AngloGold Ashanti, Obuasi Mine, has initiated a project to reclaim all lands in the Adansi enclave, which have become climate vulnerable due to the activities of illegal miners.
The aim of the Climate Resilient Oil Palm Project (CROPP) is to ensure that all vulnerable lands were reclaimed and used for economic purposes by planting oil palms and other cash crops on them.
Mr Daniel Arthur-Bentum, the Economic Development Superintendent of AngloGold Ashanti, told newsmen at Obuasi in the Ashanti Region that the Mine was leveraging on the CROPP to restore the lands back to agricultural use.
He was speaking on the sidelines of a three-day training programme on best oil palm management practices and the use of digital tools for monitoring and reporting for extension officers from the five beneficiary districts in the Adansi enclave at Obuasi.
The training, which was done in collaboration with Solidaridad West Africa, was part of preparation towards the implementation of the CROPP in the area.
The districts were the Obuasi Municipal, Obuasi East, Adansi Asokwa, and Adansi North and South.
Mr Arthur-Bentum said the CROPP formed part of AngloGold Ashanti’s agricultural development programme, which aimed at contributing to the diversification of the local economy and afforestation in its catchment area.
The CROP Project was launched in 2021 in collaboration with Solidaridad West Africa to contribute to climate change mitigation and adaptation through local economic development.
It is also expected to enhance the livelihoods of the people in the beneficiary districts.
The project targets 1000 hectares of land in its first phase of five years to plant oil palm and other agro forestry trees.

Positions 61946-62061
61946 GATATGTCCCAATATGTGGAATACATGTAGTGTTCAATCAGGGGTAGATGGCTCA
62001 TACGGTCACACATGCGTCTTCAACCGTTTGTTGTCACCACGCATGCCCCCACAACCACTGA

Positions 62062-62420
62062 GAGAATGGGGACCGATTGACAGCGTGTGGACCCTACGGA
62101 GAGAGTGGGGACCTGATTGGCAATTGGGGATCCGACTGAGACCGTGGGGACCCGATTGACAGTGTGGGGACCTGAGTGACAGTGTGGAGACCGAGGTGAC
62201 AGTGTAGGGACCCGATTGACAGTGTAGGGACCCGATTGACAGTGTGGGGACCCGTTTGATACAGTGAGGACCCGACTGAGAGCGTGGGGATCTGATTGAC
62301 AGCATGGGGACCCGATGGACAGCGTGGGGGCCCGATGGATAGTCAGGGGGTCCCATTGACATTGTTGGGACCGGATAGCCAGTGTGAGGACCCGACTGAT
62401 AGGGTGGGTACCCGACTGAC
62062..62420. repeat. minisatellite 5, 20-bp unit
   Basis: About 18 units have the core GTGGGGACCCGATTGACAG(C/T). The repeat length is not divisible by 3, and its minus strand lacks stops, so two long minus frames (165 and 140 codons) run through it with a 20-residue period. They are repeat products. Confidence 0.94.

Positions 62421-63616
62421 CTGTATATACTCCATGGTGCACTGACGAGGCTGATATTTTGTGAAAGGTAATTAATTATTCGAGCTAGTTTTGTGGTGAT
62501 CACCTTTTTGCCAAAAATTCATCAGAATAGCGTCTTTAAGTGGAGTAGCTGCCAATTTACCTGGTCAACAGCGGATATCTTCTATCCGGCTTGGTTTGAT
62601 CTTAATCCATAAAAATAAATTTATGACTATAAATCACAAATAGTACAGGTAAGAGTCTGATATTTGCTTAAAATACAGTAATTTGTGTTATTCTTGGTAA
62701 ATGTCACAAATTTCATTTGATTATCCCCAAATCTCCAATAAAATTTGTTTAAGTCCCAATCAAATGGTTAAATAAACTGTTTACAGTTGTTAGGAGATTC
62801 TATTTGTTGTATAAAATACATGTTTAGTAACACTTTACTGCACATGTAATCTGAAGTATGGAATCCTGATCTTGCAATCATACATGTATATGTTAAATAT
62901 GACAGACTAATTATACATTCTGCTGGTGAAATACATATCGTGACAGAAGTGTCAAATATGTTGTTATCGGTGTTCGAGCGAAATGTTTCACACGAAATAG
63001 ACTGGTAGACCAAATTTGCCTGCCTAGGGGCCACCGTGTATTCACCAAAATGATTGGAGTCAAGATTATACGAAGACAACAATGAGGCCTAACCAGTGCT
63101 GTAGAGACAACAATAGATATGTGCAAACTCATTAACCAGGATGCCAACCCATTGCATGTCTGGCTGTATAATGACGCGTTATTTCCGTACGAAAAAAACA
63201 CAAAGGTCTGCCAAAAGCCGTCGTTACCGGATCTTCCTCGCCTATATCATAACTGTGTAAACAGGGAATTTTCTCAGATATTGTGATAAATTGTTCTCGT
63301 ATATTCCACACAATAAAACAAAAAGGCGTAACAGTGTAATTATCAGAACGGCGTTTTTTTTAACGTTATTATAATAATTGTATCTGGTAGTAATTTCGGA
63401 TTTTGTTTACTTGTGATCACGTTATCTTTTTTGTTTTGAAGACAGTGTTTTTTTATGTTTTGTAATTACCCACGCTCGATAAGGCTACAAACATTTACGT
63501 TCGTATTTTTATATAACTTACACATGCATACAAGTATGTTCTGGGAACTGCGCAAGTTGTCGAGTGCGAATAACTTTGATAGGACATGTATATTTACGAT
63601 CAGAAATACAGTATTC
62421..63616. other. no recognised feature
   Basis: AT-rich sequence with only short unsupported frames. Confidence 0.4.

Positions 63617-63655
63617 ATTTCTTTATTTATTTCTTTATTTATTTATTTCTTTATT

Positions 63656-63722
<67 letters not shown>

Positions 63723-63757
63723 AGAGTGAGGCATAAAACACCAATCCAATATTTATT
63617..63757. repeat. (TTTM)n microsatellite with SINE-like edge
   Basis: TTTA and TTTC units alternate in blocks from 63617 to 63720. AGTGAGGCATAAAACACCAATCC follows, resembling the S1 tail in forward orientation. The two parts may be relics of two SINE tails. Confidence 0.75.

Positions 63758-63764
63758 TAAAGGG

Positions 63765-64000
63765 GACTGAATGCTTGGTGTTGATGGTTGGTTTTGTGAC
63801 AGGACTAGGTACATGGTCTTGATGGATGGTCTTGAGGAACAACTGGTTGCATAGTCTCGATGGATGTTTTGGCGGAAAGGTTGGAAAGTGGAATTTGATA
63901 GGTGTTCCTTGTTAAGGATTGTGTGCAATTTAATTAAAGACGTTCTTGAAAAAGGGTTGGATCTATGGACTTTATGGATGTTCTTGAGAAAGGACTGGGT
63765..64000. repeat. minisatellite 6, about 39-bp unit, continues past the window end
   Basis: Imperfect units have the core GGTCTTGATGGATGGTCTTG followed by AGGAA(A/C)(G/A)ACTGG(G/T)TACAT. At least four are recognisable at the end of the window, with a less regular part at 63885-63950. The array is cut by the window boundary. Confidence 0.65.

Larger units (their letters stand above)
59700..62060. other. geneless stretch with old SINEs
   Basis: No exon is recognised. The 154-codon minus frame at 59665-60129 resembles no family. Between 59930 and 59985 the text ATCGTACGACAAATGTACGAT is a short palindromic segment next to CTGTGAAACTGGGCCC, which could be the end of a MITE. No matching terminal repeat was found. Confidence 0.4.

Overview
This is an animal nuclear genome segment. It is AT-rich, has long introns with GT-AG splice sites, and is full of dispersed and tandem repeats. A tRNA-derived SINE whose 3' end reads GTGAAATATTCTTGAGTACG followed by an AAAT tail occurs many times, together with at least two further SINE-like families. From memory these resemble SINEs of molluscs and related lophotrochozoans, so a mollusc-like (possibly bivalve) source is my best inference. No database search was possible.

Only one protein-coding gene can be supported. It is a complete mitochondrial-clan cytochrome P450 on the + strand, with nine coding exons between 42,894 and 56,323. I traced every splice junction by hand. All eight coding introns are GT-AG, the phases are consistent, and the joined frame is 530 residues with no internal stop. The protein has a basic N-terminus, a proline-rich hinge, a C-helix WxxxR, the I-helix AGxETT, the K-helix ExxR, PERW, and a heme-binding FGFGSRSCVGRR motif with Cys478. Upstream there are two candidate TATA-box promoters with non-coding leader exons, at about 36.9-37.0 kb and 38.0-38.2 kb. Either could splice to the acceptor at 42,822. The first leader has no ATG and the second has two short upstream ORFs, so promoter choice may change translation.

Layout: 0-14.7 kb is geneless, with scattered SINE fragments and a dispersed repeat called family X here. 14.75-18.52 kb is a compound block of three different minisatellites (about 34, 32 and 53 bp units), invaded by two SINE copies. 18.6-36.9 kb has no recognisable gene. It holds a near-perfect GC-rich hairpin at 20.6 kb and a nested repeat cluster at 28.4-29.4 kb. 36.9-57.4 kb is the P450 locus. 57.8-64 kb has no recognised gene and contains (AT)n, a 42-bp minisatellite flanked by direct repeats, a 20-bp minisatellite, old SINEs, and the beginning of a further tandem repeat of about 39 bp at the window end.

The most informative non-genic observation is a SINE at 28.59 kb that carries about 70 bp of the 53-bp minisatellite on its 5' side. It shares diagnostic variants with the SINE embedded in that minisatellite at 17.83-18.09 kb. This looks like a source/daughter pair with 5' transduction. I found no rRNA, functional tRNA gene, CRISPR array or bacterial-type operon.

The training would help the extension officers to support farmers to adopt best farm management practices and also look at how best to monitor them to achieve climate capture target.
“Our analysis have shown that farmers do not adopt the best farm management practices, hence are not able to optimise what they need to be able to get good yields” Mr Arthur-Bentum said.
“We are optimistic that with the knowledge acquired from this training programme, our extension officers will be able to train the farmers on the field, adopt their farms and make them better off.”
He emphasised that monitoring played a very important role in achieving the goals of the CROPP, which helped in knowing the yields of farmers and how their works contributed to climate resilient activities.
Mr Paa Kwesi Forson, Senior Programme Officer at Solidaridad West Africa, said the training would help build the capacity of the extension officers to relate, interact and better inform the oil palm farmers at their respective districts.
He said Solidaridad was working closely with AngloGold Ashanti to provide farmers with the resources and requisite training to enhance their work
Mr Prudence Owusu Mensah and Raphael Atta Preprah, both agricultural extension officers, from the Obuasi East and Obuasi Municipal Assemblies, respectively, lauded AGA and Solidaridad for the training opportunity.
They said it had helped them to acquire knowledge on best managerial practices in oil palm production, which also tied into the Government’s Planting for Export and Rural Development initiative.